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Classical Mechanics Accelerated Frame/Rotation Problem

  1. Apr 4, 2010 #1
    1. The problem statement, all variables and given/known data

    Sally the physics student conducts the following experiment: There is a popular playground ride which is just a horizontal wooden disk free to rotate around a vertical axis. Sally hops onto the disk (spinning counter clock wise with angular velocity [tex]\omega[/tex] ) with a bunch of tennis balls. With practice, Sally discovers that she can throw a tennis ball such that the path of the ball passes through the axis and returns to her.

    Throughout this problem neglect air resistance and neglect the vertical component of the ball's velocity (ie pretend the ball's path is limited to a horizontal plane). You may also neglect any effects due to the rotation of the earth.

    A. Sketch a path of the ball r (t) in earth frame. Choose the coordinate system to coincide with axis of ride.

    (I think this is just a straight chord)

    B. Find an expression for r(t) in earth frame. Give an answer in terms of Sally's distance from the axis R and speed of the ball v. (Hint check that v(t) is constant)

    (I got just r(t) = R + vt) Too simple?

    C. Find the speed of the ball v in terms of R and [tex]\omega[/tex] assuming that the ball passes through the axis and returns to Sally.

    (HELP!?!?)

    D. Transform the coordinates to find x'(t) and y'(t), the path of the ball in the rotating frame centered on the axis and co-spinning with the ride. Sketch the path of the ball in the rotating frame.

    (need the prior answer)

    E. Take the time derivative of r'(t) to find the components of the ball's velocity in the rotating frame. Check that v(t)=v'(t) + [tex]\omega[/tex] x r' (t).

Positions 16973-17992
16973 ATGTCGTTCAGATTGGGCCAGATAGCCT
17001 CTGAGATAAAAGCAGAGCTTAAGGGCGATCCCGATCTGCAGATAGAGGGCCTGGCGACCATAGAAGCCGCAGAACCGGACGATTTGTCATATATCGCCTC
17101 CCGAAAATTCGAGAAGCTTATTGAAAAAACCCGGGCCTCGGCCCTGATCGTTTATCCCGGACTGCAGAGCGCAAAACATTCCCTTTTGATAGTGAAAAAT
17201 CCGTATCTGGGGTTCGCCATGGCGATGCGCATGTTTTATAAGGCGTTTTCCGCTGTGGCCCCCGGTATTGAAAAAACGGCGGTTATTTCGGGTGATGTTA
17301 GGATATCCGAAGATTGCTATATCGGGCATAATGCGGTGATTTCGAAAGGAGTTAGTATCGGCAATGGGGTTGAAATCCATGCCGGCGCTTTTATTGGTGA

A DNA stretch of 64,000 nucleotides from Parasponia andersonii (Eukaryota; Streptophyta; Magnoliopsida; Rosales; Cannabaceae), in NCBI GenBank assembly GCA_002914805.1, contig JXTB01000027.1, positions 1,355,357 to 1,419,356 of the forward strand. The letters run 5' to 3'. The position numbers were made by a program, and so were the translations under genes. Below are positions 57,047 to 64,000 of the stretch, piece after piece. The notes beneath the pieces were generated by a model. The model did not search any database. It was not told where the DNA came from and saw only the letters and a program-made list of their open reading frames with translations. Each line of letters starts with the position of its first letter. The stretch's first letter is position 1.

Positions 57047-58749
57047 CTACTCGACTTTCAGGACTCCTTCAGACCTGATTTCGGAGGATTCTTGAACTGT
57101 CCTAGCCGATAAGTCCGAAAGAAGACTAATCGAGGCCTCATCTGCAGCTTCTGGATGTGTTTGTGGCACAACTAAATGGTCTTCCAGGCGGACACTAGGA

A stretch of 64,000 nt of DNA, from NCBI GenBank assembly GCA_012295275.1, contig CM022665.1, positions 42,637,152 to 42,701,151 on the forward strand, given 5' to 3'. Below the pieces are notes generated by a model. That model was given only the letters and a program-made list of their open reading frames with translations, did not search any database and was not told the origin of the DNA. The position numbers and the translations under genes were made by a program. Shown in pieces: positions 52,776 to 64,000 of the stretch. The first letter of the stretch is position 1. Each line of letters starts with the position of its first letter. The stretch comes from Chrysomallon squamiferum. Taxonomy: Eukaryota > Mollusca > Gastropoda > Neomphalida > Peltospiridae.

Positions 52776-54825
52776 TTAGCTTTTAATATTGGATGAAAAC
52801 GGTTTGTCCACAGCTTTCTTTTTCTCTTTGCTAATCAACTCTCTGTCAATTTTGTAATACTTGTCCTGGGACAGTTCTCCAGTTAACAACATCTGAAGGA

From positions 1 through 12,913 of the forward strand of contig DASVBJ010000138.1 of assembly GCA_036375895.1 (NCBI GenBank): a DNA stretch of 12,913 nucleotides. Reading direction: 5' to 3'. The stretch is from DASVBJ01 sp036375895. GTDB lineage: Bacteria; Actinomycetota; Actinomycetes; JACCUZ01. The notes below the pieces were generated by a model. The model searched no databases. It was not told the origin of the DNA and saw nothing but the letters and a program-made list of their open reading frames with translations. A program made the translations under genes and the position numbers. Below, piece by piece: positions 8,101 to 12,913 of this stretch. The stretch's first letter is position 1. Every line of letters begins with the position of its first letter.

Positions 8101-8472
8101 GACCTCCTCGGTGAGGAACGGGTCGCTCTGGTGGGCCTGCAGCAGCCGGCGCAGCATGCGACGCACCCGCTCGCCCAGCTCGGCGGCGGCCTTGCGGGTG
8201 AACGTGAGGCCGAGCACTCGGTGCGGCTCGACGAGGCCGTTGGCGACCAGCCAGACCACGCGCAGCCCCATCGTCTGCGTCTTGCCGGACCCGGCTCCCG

(need prior answer)

    2. Relevant equations

    a = a' + (omegadot) x r' + 2(omega) x v' + (omega) x (omega x r')
    v = v' + (omega) x r' + v0
     
  2. jcsd
  3. Apr 4, 2010 #2
    Find the initial velocity components of the tennis ball with respect to the earth's frame keeping in mind an initial tangential velocity component exists due to rotation.
     
  4. Apr 4, 2010 #3
    thanks! I'll try working it again.
     
  5. Apr 4, 2010 #4
    Okay so I got r_(t) = R + vt + Rwt
    which is good, because v_(t) = v+Rw

    Now how can I find the value for v in part C?
     
  6. Apr 4, 2010 #5
    Express the ball position in terms of unit vector components

    [tex]\vec{r}=A\hat{x}+B\hat{y}[/tex]

    where A and B are the magnitudes, and let r(t) = 0 for the ball passing through the axis of rotation with respect to the earth's reference frame. This is one equation with two unknowns. Also, express Sally's position in terms of vector components. Then equate Sally's position to the position of the ball. This will give two equations with two unknowns. Think about how Sally has to release the ball. Does she aim directly at the center of rotation in order for the ball to pass through this center?
     
  7. Apr 4, 2010 #6
    Thanks for the help - I'll get back to that problem
     
  8. Apr 5, 2010 #7
    cool - i got v = 2rw, which makes enough sense to me.
     
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